The NFIB Small Business Optimism Index fell 1.3 points to 101.8 for the month of September. Although this is the second decline in as many months, the Index remains at a high level. The NFIB report notes, “The survey shows no sign of a recession and indicated continued job creation, capital spending, and inventory investment, all consistent with solid, but slower growth.”
The single most import problem facing businesses is the ‘quality of labor.’ This has translated into elevated cost of labor as a problem for small businesses. The 11% citing this factor is at the highest level recorded in the survey’s history. Hard to fill jobs and few or no qualified applicants remain issues as seen in the below chart.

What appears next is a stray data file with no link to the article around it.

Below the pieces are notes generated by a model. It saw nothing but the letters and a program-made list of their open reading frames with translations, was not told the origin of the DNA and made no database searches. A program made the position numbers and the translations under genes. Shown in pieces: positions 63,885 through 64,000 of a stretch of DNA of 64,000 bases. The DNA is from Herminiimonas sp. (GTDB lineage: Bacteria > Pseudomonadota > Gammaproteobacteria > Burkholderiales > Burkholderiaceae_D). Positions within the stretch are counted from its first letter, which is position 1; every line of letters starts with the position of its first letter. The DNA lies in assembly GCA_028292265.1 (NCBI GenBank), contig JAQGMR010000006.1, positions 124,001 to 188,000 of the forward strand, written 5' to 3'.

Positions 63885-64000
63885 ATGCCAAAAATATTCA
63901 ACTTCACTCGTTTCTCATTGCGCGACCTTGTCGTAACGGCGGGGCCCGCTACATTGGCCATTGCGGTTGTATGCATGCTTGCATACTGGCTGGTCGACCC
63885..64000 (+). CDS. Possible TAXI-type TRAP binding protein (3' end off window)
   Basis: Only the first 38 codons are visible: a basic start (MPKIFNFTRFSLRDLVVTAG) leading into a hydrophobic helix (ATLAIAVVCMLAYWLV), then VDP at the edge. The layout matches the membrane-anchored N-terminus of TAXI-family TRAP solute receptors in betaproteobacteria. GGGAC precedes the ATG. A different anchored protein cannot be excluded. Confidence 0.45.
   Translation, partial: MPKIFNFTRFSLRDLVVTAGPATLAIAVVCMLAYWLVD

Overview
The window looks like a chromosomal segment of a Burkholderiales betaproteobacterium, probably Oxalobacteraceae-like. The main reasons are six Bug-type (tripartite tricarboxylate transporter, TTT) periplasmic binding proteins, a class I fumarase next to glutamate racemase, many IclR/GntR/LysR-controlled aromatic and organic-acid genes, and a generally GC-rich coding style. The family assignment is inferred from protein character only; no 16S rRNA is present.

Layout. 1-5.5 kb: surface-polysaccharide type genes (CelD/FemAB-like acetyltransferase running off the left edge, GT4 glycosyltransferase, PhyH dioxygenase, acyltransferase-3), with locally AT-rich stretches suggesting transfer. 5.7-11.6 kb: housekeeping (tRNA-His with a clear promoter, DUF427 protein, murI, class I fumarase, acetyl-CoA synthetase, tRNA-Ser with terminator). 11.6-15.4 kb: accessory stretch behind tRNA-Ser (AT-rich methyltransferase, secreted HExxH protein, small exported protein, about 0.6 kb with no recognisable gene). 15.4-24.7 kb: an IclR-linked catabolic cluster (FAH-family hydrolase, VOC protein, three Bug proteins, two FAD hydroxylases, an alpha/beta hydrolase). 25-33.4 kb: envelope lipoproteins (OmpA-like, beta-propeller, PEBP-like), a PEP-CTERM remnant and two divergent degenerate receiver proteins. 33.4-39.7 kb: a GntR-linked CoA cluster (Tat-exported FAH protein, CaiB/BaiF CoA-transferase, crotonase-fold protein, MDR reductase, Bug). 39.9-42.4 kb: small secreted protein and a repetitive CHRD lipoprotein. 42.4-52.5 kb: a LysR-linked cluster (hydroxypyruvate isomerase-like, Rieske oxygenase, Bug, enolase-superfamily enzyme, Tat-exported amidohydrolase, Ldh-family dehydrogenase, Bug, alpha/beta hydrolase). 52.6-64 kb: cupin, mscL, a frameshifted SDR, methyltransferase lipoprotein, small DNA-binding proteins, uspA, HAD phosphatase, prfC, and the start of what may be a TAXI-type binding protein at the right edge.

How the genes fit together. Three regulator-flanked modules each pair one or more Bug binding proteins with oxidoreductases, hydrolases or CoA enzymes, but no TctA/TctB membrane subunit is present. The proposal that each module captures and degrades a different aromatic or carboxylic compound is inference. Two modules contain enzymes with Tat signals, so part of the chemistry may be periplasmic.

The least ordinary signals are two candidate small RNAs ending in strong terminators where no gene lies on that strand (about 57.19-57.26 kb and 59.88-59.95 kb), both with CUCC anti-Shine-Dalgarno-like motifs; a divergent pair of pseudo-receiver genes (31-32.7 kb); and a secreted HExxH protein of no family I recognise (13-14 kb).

All in all, small business optimism is holding steady even if down from recent highs. It is the expectations aspect of the survey that causes pause. As noted in earlier posts, we can talk our selves into a recession if the focus is only on the negatives. The report notes, “The perceived environment for expansion and expected business conditions deteriorated further, perhaps the US will indeed talk itself into a recession [emphasis added], but not anytime soon. The persistence of unfilled job openings and reports of a deficiency of job applicants indicates that there is still substantial economic strength optimism about the economy on Main Street.”